As Molpe awaited in the flickering candlelight, she was thinking over what this could be. A sign, perhaps, from the Goddess, but without a priestess to act as interpreter, signs were hard to understand.
Yet even she knew that there was only one path that a tribe could take with a woman who needed help, and that was to take her in, whether as a member of the tribe or something else. Pallas had seemed unnerved by the situation, something that worried her, but when pressed he had told her that the woman had a young girl with her, and both of them were garbed in fine clothes that looked torn and stained.
A woman and a young girl.
There was no way that Molpe could turn them away, and she did not even wish to, but the timing was so strange. Could Polgara really take care of so many children all at once?
Pallas called from outside. “My queen, I have brought her here.”
“Send her in.”
* * *
The woman in front of her was dressed as Pallas had described, but she was also younger than Molpe had anticipated. In fact, if Molpe was any judge, this woman was around the age of her younger sister, and yet something about the way she watched the girl almost anxiously made Molpe feel a pang of sympathy.
The woman stared blankly at her, and Molpe frowned.
“Come forward, if you please.”
The woman spoke in another language, and with a start, Molpe realised that this woman was speaking Frankish, the same language that traders spoke. She could understand some of the words, but she still held up a hand.
“Please repeat that.”
“We are–” Here, she said a word Molpe did not know, and clutched the little girl tight to her. “Please, help us.”
Molpe repeated the word under her breath, and searched her memory. As Polgara often dealt with the traders, the queen did not often have a reason to practice her Frankish, but as part of her lessons she had been taught the basics of the language.
“What is that word?” she asked.
Pallas bowed his head from the doorway, and Molpe nodded to him, signalling that he might speak.
“It means…lost, my queen. I have heard the traders use it to describe ships that have been sunk, but it is a very…peculiar word.” He gave the woman a strange look, before averting his eyes again.
“We do not know this land.” The woman seemed almost afraid. “Please, help us.”
“I will help you.” Molpe rose. “Here, I am queen, and I will help you.”
“Where are we?”
“I am queen here on Hesperia. Do you understand?” Molpe looked at her. “Now, we talk.“
“Queen…” The woman’s eyes widened. “Then we are in Amazon lands?”
“Do not talk when I do.” Molpe was exhausting her knowledge of Frankish, but the woman looked down.
“You need our help, but you do not rule here. I do.” Molpe stayed standing. “I am Queen, and I do not yet know what you need. But I will not have you talk when I am talking. Now, speak.”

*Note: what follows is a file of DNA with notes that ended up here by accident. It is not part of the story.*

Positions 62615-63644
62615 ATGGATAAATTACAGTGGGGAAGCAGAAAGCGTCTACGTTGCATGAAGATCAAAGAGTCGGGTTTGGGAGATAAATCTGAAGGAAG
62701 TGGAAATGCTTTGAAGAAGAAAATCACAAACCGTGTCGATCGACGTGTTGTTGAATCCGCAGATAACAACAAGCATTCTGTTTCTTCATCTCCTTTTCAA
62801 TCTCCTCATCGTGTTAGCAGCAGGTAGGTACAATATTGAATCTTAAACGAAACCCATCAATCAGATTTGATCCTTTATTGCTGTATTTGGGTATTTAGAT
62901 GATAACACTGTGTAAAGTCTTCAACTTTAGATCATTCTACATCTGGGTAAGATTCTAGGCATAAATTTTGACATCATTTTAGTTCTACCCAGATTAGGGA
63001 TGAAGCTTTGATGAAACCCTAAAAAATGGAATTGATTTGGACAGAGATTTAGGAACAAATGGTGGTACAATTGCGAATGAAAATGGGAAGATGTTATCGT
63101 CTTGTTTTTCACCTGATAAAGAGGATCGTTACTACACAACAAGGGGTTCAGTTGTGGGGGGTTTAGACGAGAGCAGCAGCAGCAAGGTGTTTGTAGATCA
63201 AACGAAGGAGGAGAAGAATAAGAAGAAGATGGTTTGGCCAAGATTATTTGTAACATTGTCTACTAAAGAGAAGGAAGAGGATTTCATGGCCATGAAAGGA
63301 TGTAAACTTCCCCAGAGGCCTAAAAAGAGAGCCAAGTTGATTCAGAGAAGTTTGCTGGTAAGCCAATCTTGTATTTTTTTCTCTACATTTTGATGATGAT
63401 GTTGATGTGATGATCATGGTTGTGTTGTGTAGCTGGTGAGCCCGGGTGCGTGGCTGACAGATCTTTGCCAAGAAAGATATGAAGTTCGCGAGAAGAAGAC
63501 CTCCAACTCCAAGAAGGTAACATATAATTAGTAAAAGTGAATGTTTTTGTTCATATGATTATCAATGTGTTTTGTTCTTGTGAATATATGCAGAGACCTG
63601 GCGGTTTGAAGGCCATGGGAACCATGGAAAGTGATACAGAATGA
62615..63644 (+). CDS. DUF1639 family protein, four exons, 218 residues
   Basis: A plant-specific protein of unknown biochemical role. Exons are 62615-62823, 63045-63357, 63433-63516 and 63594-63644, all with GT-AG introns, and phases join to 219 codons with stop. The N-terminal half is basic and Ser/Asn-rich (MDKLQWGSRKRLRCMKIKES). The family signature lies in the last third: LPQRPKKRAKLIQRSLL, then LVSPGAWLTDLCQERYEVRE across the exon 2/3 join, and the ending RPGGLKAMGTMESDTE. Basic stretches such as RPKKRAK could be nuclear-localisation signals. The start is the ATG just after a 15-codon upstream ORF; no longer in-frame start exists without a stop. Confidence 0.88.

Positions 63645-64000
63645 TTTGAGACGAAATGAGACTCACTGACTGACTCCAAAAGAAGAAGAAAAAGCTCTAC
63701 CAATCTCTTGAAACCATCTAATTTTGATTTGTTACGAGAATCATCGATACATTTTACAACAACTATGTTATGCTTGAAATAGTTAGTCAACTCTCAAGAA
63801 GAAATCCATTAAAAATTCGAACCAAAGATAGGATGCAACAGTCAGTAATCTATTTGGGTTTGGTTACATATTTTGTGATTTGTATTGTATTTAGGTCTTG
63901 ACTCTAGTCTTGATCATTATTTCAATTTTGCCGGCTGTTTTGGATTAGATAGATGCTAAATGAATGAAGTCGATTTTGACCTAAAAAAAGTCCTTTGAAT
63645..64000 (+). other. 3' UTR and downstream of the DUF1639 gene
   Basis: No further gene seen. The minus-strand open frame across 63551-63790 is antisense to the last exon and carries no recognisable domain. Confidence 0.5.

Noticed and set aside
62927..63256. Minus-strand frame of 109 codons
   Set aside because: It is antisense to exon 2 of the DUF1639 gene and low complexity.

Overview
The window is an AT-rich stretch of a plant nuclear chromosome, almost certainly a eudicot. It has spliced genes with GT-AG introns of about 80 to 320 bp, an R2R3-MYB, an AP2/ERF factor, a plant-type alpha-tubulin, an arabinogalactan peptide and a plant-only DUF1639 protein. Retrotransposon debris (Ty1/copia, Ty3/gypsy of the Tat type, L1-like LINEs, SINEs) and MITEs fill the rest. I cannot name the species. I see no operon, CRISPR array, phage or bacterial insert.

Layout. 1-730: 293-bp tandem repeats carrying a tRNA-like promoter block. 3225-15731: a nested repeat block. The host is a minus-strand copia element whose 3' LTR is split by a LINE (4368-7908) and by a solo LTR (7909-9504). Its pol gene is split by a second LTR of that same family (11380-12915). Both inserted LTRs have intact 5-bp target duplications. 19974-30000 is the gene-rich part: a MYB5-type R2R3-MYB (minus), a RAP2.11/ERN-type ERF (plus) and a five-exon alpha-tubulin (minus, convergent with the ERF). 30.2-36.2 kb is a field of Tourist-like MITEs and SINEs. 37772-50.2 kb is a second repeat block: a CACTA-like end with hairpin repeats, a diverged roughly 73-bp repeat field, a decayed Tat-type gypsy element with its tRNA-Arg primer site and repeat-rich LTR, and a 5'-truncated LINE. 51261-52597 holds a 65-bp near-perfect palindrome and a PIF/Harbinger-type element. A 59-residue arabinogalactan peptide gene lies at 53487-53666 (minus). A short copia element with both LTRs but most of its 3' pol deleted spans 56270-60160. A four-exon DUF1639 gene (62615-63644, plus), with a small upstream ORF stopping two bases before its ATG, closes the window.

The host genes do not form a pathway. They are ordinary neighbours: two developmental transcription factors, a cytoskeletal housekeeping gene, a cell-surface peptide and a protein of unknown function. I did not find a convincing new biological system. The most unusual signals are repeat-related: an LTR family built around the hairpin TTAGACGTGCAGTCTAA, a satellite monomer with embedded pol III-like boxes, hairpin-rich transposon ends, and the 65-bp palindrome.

The woman bowed her head. “My apologies. My daughter and I have had a long journey, and then we were left on a nearby island by a…” She looked almost embarrassed. “The ship left us there. But we found a small boat, and came here.”
“Your daughter?” Molpe looked at the little girl, who looked tired and a little scared, and she could not help but feel her heartstrings tug.
“This is Marcella.”
“And your name?”
The woman said a name, a long Frankish one, before repeating something shorter. Molpe frowned.
“I…” The woman hesitated before nodding. “Yes, I am Diana.”
Something told Molpe that had she called this woman any name, she would have taken it. Still, prolonging this conversation now would do no good to anyone.
“You have a choice. You may stay the night and leave in the morning, as is tradition, or you may join us.”
The woman looked surprised, but Molpe held her gaze steadily.
“The night?” she whispered, looking down at her child.
“Hospitality. We must welcome you both, and if you take that night, you must leave in the morning.” Molpe sighed. “My tribe is still young, and I have children to protect.”
This clearly struck a chord in Diana, who looked down at her own child.
“Decide in the morning.” Molpe sighed. “You need to sleep, and so does your daughter.”
Diana looked grateful, and Molpe looked to Pallas.
“Pallas, take them to Polgara and help her move Odysseus into my room. I cannot risk my son. Have Polgara tell Anikka to stay in her room, and we will move some blankets into the nursery for these two tonight. Make sure they are fed as well.”
“Yes, my queen.” Pallas began gently shepherding Diana and her child away and up the stairs.
Please, Goddess, let this be the right choice, Molpe prayed. Please let this decision be the right one.